The secrets to a successful digital transformation
What are the common factors found in companies whose digital strategies end up exceeding expectations? A 2020 study by Javier Zamora and Joan Enric Ricart uncovers eight answers that could help companies compete in the post-COVID-19 world.
- The application of artificial intelligence to advanced data analytics was an important differential for the companies that reported the most success in their digital transformations.
- In companies with successful digital strategies, top management drove the transformation process.
- The methodology used by 85% of companies whose digital initiatives ended up exceeding their expectations was "value co-creation," which brings clients, employees and other stakeholders into the process.
Wherever your company may have been on the journey toward digitalization earlier this year, chances are that COVID-19 has given it an unexpected push forward.
Professors Javier Zamora and Joan Enric Ricart have studied hundreds of companies with successful digital transformations in the Spanish market. The result is a study, jointly produced with the Spanish IT Consultancy Penteo, which identifies what those success stories have in common.
For successful companies, digital transformation is not narrowly focused on cutting costs, though that may be one of its outcomes. "Digital transformation should not be understood as a single project, but rather as a process of change," Zamora says. Goals should include achieving greater business agility and workplace productivity by increasing innovation and generating value through new business models.
Here are eight of the practices companies that are most satisfied with their digital transformation strategy have in common:
- Initiatives lasting 1 to 3 years. Most companies successfully complete their digital initiatives in the first and second year, although some take two to three years. There is a clear focus on quick-win initiatives, with a time horizon of a maximum of two years, which, for some companies may end up taking a bit longer.
- Use of artificial intelligence. The technologies that differentiate successful companies from the rest are the adoption of platforms, engaging with clients through social networks, and applying artificial intelligence to advanced information analytics.
- Change in cost structures. Companies with the most successful digital strategies are also those who report the largest changes in their cost structures, with technology helping to lower costs of serving clients.
- Specific KPIs. The most digitally savvy companies establish different and specific indicators for their emerging businesses. And the new KPIs need not always center around finances.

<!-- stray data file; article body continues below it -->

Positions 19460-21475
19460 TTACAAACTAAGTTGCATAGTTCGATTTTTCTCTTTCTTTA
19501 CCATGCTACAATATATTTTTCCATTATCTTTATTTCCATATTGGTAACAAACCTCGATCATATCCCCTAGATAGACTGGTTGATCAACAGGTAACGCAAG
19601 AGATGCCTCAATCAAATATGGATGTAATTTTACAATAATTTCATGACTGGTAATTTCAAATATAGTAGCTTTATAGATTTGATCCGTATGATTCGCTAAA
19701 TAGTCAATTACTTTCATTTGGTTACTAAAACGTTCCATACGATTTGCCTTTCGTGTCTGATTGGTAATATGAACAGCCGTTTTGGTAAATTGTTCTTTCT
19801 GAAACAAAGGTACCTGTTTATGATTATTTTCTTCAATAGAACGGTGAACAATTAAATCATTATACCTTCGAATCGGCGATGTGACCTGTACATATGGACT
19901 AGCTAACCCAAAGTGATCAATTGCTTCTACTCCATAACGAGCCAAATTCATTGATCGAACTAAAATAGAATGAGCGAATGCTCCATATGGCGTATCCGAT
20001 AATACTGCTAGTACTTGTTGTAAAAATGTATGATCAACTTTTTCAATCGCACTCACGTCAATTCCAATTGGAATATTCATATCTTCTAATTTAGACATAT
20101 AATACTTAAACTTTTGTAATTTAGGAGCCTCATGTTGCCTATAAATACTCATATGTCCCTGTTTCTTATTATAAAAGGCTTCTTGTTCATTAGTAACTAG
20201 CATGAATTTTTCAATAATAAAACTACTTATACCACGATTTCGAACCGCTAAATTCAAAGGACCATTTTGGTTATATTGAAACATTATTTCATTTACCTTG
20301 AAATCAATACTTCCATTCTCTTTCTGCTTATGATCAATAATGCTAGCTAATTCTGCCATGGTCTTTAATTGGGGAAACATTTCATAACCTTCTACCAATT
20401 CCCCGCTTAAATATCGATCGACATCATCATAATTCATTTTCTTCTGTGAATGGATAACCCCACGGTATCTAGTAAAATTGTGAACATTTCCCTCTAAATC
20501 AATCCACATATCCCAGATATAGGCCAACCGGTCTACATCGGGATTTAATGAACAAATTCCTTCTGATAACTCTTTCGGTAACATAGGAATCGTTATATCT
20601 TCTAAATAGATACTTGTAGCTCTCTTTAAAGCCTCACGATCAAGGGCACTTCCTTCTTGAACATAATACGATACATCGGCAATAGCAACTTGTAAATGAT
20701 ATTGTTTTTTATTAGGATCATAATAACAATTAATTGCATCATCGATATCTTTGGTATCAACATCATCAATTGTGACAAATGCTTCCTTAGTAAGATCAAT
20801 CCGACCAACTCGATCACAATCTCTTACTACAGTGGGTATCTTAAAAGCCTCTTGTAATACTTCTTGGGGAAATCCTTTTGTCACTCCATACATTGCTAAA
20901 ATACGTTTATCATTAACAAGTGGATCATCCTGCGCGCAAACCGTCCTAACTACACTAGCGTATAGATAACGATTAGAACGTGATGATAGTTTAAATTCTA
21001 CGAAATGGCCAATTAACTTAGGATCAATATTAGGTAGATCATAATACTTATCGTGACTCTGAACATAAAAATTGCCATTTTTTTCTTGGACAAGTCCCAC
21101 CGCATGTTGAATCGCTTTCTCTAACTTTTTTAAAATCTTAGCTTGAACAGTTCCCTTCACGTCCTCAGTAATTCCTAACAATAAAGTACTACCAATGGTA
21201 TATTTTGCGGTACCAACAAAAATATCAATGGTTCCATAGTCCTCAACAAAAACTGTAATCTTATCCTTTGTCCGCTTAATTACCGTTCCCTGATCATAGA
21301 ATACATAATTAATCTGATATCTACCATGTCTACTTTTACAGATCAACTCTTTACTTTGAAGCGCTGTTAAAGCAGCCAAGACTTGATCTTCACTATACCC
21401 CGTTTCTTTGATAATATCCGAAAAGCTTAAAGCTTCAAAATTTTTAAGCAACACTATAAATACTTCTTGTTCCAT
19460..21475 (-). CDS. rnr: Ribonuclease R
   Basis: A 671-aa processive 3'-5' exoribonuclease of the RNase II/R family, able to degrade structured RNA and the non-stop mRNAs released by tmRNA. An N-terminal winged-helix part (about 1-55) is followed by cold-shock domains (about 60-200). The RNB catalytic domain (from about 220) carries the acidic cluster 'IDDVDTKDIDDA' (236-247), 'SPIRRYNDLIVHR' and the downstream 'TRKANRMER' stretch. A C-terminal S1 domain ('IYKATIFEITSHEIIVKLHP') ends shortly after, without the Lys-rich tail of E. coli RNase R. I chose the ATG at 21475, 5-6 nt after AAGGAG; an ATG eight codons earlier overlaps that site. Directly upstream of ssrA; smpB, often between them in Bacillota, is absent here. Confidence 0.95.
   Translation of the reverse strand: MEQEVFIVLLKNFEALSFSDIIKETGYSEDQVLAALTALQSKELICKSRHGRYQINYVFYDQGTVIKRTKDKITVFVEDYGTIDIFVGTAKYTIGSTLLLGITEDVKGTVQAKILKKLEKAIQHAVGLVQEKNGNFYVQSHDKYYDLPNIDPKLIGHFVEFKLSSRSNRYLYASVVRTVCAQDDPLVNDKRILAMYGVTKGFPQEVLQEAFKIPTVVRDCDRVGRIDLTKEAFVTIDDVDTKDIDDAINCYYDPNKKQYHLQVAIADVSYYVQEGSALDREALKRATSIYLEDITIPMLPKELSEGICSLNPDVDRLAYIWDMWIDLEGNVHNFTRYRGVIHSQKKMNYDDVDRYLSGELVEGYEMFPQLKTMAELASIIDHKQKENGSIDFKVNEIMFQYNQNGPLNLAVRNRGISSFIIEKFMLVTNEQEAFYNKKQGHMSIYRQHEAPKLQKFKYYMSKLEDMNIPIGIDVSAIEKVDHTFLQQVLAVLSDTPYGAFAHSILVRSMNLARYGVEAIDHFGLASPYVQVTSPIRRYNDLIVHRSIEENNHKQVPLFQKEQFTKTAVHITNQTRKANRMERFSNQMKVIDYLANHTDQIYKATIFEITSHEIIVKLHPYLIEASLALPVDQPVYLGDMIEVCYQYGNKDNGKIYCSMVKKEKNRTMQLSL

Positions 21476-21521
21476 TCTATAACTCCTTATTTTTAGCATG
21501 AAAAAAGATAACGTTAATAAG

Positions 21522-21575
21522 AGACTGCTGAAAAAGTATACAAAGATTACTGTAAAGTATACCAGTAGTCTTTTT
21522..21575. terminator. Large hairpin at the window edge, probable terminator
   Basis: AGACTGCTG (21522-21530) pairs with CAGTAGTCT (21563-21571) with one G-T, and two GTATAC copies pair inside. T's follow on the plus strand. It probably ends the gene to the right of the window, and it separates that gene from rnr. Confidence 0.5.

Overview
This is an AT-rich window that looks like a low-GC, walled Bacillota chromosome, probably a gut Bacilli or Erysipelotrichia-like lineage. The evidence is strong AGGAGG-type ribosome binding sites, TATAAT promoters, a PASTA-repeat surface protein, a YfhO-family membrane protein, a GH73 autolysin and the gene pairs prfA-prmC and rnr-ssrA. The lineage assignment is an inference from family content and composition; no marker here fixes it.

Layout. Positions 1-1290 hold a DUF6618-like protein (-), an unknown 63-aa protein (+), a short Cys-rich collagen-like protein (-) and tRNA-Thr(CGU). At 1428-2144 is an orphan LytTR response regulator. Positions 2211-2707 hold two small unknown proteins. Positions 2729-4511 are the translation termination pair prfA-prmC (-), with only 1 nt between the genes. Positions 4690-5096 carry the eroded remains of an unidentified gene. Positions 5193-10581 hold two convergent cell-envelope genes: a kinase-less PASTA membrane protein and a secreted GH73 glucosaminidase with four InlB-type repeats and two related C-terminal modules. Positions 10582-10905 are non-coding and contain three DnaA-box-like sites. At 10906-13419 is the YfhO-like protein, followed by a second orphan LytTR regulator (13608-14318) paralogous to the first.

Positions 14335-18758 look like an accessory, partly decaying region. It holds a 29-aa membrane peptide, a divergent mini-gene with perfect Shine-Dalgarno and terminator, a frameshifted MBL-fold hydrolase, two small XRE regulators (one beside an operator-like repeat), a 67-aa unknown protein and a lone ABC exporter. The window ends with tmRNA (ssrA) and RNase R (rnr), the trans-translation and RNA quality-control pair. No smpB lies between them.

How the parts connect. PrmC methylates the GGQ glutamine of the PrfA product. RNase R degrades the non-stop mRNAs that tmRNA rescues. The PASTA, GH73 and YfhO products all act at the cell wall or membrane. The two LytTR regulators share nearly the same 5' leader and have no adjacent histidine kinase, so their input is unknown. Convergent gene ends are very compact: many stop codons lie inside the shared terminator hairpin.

- Leadership from above. In all successful companies, top management drives and leads the transformation process. Only 7% of these companies acknowledge having hybrid structures, that is, they promote digital transformation separately from their day-to-day business operations.
- New capabilities. Virtually all companies need to incorporate new capabilities to support digital transformation. Among the three sources to do this -- internal training programs, strategic alliances and recruiting new talent -- the option of upskilling existing employees is preferred.
- Cultural change. Cultural change within a company is even more crucial than structural change. Companies must identify which practices will be most impacted by digitalization and work on those. "Most companies were
not born digital. This is a reality, and in order to survive they must continue executing their current operations," says Zamora. "But at the same time they have to explore new business models."
- Experimentation. One of the methodologies most used by companies whose digital initiatives have exceeded their expectations is the search for value creation among customers, employees and suppliers, aka value co-creation. These companies also use twice as many experimentation practices such as A / B testing and hackathons.
The report notes that the coronavirus crisis has highlighted the need for companies to prioritize digital transformation. Fuencisla Clemares, Google's country manager for Spain and Portugal, agrees. In a recent online session (in Spanish), she said that the crisis has driven home the need for strong digital components in all companies, so that they can pivot most quickly and easily in changing situations.
"I think the benefits (of digitalization) have been understood and without doubt it has gained importance on the agenda of boards of directors," she said. "I think we'll see even greater digital adoption going forward."
This article is about the 2020 IESE-Penteo study. For more about the 2022 IESE-Penteo study, read "Data, a critical asset for 94% of managers."